Rooting for Bill Snyder or Kim Anderson or Bill Self or Jamaal Charles or Greg Holland? There are a million reasons to do it. Real tangible reasons. But, the next time someone asks you, “who do you root for?” really think about it. Because your TEAM is only as good as the people who make it up. Try not to confuse analysis with fandom. The two don’t really go together. When it comes to fandom, I choose to enjoy sports through the people that play it, not the clothing they wear.
I've long tried to understand why baseball fans are so defensive of their teams. Much more so than other fans in other sports. All fans are defensive on some level, but its just different in baseball.
In the NFL, criticism is not only welcome, its often expected from the media and fans. Fans want wins, plain and simple. In college sports, fans are defensive, allegiance is a huge part of the fan culture, lines are drawn, but at the end of the day, most fan bases know their roles in the hierarchy of what college sports are. Kansas State relishes being disrespected, Mizzou fans expect things to go wrong in the big moments, Kansas fans, walk around in their own little world of Jayhawk supremacy.
Baseball is different. It isnt about allegiance, it isnt about popularity or hierarchy or even wins. Its a local, cultural, familial bond. The one thing baseball has that no other sport has, is the exclusive attention of fans every day for 4 months out of the year. To fall in love, you need prolonged intense contact. Baseball has that with its fans, and it creates this bond with a team that is more familial than any in sports.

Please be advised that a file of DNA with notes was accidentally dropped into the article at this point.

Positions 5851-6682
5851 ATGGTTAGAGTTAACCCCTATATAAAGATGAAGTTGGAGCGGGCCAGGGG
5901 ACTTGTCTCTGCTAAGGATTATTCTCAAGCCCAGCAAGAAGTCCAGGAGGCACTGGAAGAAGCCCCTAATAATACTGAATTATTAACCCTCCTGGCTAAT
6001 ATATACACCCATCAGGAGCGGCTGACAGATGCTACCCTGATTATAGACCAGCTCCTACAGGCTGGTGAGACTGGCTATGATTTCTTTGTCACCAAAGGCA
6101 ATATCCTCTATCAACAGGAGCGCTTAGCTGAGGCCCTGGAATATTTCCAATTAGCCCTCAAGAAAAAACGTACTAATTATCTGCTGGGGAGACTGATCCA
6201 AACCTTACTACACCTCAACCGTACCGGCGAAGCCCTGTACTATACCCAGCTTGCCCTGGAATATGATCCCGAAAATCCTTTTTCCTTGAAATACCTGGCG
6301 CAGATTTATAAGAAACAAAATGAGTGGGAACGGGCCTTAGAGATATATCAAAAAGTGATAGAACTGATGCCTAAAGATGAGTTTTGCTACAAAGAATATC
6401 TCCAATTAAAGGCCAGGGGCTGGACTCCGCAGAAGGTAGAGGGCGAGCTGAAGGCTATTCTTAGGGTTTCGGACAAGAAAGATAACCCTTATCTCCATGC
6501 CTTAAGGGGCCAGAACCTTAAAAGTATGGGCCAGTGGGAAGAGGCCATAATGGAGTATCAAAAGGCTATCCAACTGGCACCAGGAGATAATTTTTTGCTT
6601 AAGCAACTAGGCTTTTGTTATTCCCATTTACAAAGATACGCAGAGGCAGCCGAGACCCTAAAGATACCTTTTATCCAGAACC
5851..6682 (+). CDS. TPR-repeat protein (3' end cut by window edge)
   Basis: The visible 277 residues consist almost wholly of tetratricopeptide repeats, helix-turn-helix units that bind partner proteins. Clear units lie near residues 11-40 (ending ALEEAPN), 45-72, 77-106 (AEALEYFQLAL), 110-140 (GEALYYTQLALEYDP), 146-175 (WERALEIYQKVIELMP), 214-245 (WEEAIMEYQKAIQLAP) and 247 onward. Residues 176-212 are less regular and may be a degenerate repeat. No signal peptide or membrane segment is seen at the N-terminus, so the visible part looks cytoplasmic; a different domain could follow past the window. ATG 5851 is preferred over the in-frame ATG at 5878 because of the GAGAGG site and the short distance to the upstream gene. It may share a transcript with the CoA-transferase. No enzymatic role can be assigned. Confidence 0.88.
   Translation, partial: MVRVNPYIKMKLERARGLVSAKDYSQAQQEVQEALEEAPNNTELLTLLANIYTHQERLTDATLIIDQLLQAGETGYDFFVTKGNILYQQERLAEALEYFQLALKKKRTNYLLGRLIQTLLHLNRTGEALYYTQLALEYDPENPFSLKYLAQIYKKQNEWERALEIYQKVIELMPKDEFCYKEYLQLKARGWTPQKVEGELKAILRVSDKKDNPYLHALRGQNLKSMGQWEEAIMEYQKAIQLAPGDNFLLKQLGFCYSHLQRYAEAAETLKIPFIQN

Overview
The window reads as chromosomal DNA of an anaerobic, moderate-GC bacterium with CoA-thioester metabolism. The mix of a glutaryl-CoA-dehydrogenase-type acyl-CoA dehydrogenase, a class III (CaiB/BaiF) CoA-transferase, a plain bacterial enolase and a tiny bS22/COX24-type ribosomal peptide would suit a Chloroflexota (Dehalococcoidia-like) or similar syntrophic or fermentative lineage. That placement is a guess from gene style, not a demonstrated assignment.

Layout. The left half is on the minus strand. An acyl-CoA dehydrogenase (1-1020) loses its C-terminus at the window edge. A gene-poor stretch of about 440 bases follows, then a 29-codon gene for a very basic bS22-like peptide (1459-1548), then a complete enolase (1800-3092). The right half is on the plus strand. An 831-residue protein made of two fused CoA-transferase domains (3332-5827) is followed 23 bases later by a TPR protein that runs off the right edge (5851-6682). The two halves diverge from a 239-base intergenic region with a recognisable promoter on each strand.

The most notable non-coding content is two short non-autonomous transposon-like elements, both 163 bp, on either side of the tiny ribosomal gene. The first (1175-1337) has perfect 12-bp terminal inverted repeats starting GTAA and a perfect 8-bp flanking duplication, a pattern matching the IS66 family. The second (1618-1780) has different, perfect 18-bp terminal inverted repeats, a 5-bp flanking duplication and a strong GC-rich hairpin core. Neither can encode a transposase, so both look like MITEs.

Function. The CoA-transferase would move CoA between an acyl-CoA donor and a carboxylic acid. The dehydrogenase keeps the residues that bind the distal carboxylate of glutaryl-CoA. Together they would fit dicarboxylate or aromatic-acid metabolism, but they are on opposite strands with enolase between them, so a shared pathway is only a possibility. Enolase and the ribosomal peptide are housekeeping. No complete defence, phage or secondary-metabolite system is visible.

If you have children or siblings, you understand this: no one is allowed to take shots at your family, but you. When your kids are on the big stage, they can do no wrong, we all have soft spots for our own. If your little Charlie misspells balloon at the spelling bee, its not him, its the system, they didnt go over that in class! How is he supposed to know that word!
We protect our own. The Royals the Royals are Kansas Citys own. The Chiefs arent playing games everyday for four straight months. When I criticized Mike Moustakas for being a poor hitter earlier this season, youd have thought I said Kansas Citys child was a bad speller. Lets forget his slash line this season was .212/.271/.361, thats my player! Its not his fault! was the reaction.
There is something myopic and nonsensical about defending players blindly because of the color jersey a player wears. But theres also often myopic and nonsensical about love. Kansas City is in love with the Royals. Theyve stuck by them for 30 years. I can finally say, I get it.
Its why when I hear people say, Its a great time to be a sports fan in Kansas City, which Ive heard a lot on our post game shows the last few weeks. My response is this: Yes it is, but lets not lose sight of what this is really all about. The Chiefs are doing great, Sporting KC has done so well recently and K-State, Mizzou and KU all have things to be happy about recently, but lets not lose sight of what the Royals are doing. This time is about the ROYALS. Its a great time to be a Royals fan. Whats happening with them is uniquely Royal and uniquely Kansas City.